Barloworld CEO Sees Caterpillar Unit Sales Growth in AfricaKamlesh Bhuckory
Barloworld Ltd., a South African distributor of Caterpillar Inc. equipment, expects spending by mining companies and governments on infrastructure to boost Africa sales of the machinery by more than 10 percent a year.
“We are still in the infancy of growth of Caterpillar products in Africa,” Barloworld Chief Executive Officer Clive Thomson, 47, said in an interview in Johannesburg on June 6. “Anything that is going to require infrastructure build -- roads, dams, bridges, ports, harbors, airports, railway networks, new power grids -- all requires in one way or another our construction equipment.”
Sales of the machinery will probably grow by a percentage in the “strong double digits” over the next five years, Thomson said.
Barloworld sales of Caterpillar equipment rose 30 percent to 25.3 billion rand ($2.5 billion) in the year through September compared with an 18 percent increase in total revenue, according to the company’s annual report. Barloworld has exclusive distribution rights with the Peoria, Illinois-based manufacturer of heavy machinery in Russia and eight African countries including Zambia and Mozambique.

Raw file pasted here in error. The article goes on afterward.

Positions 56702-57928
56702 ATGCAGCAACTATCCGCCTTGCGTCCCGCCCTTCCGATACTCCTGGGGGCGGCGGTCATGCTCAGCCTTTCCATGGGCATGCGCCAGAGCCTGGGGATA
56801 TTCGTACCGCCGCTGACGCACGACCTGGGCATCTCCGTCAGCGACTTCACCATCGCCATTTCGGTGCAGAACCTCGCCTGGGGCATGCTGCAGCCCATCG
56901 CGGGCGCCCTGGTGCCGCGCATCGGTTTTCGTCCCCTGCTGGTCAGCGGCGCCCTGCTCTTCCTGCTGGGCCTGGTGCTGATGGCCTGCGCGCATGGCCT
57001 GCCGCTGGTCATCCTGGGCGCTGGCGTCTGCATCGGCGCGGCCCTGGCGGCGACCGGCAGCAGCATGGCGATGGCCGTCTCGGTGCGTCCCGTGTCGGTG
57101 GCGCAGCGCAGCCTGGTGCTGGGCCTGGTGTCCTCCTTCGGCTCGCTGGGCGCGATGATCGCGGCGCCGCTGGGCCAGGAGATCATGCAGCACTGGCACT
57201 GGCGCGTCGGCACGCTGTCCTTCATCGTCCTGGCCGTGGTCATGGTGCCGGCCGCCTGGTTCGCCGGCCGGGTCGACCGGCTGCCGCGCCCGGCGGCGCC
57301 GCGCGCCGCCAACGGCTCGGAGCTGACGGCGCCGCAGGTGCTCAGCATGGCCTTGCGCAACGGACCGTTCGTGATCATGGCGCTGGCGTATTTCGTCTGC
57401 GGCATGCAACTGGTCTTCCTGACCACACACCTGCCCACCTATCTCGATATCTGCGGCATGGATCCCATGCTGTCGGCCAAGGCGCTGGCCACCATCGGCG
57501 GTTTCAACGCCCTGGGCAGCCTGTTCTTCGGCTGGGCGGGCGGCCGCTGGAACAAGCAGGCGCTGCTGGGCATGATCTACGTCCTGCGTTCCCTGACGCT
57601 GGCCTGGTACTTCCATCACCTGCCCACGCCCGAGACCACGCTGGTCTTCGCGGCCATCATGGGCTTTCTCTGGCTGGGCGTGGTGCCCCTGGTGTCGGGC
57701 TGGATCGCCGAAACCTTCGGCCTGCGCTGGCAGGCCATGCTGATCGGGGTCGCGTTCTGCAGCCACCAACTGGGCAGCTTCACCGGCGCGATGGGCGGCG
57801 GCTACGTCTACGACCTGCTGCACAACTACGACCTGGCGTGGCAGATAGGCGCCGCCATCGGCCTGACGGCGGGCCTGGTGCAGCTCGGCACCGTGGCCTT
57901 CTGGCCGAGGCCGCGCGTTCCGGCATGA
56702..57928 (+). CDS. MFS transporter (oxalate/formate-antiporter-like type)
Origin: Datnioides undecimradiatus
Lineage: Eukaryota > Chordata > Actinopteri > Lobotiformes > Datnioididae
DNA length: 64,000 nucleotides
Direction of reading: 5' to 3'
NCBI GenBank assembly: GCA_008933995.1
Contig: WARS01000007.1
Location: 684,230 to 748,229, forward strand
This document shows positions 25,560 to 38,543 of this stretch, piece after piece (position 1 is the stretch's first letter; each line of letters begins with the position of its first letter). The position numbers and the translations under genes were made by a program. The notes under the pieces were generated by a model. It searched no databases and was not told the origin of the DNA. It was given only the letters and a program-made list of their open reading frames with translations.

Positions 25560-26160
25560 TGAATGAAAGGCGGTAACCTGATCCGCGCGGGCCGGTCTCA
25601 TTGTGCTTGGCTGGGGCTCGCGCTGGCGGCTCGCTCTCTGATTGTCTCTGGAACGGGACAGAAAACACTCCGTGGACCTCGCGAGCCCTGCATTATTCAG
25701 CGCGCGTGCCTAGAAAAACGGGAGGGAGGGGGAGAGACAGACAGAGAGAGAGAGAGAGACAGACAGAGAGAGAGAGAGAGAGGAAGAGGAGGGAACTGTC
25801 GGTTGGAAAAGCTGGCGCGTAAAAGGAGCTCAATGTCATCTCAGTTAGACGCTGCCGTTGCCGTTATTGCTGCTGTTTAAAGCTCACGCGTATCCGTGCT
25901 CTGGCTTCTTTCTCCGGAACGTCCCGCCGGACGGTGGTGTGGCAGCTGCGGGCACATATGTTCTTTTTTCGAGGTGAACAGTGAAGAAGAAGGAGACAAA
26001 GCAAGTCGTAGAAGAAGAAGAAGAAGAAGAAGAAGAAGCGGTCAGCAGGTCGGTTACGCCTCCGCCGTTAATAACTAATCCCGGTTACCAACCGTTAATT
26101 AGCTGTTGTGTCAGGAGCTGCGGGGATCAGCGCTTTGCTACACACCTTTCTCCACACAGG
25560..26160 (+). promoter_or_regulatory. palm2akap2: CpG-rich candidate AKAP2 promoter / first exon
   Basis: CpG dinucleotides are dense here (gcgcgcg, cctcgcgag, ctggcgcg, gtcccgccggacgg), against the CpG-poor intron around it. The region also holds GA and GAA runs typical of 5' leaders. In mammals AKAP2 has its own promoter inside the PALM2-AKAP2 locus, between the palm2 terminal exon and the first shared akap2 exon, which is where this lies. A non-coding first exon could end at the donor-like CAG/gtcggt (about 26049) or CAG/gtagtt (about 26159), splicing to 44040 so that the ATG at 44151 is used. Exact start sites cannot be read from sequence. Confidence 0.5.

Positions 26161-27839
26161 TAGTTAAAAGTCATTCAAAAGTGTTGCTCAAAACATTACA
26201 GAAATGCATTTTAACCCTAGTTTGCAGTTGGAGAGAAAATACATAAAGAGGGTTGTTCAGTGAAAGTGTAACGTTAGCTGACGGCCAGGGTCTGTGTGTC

Barloworld, which also operates car dealerships and a logistics unit, seeks to take advantage of new mining projects in commodity-rich African countries to sell equipment. The company has won a 1.1 billion-rand deal from Vancouver-based First Quantum Minerals Ltd. for its Zambia copper projects and a 1.2 billion-rand contract from Swakop Uranium to supply drilling and loading equipment in Namibia.
Sales of Caterpillar machinery, including spare parts and services, have a profit margin of 7.2 percent, higher than 4.5 percent for Barloworld’s automotive and logistics division, according to Thomson.
Net income for the six months through March rose 50 percent to 643 million rand, the company said in a statement on May 20. Revenue increased 11 percent to 31.3 billion rand, driven partly by the contribution of sales from local distribution units of Bucyrus, bought from Caterpillar in 2012.
Barloworld is countering the impact of a weaker rand as its international operations trade in U.S. dollars, Thomson said at the time of the first-half earnings announcement. The rand has fallen 17 percent against the dollar this year, making it the worst performer of 16 major currencies tracked by Bloomberg. It traded 2 percent lower at 10.1589 by 5:31 p.m. in Johannesburg.
Barloworld shares have declined 4.6 percent this year, compared with a 4.3 percent gain on the FTSE/JSE Africa All Share Index. The stock fell 1.1 percent to 83.50 rand by the market close.
Barloworld’s automotive division manages 45 car dealerships in South Africa, selling vehicles from manufacturers such as Mercedes-Benz Automobil AG, Bayerische Motoren Werke AG, Audi, Volkswagen AG and Toyota Motor Corp.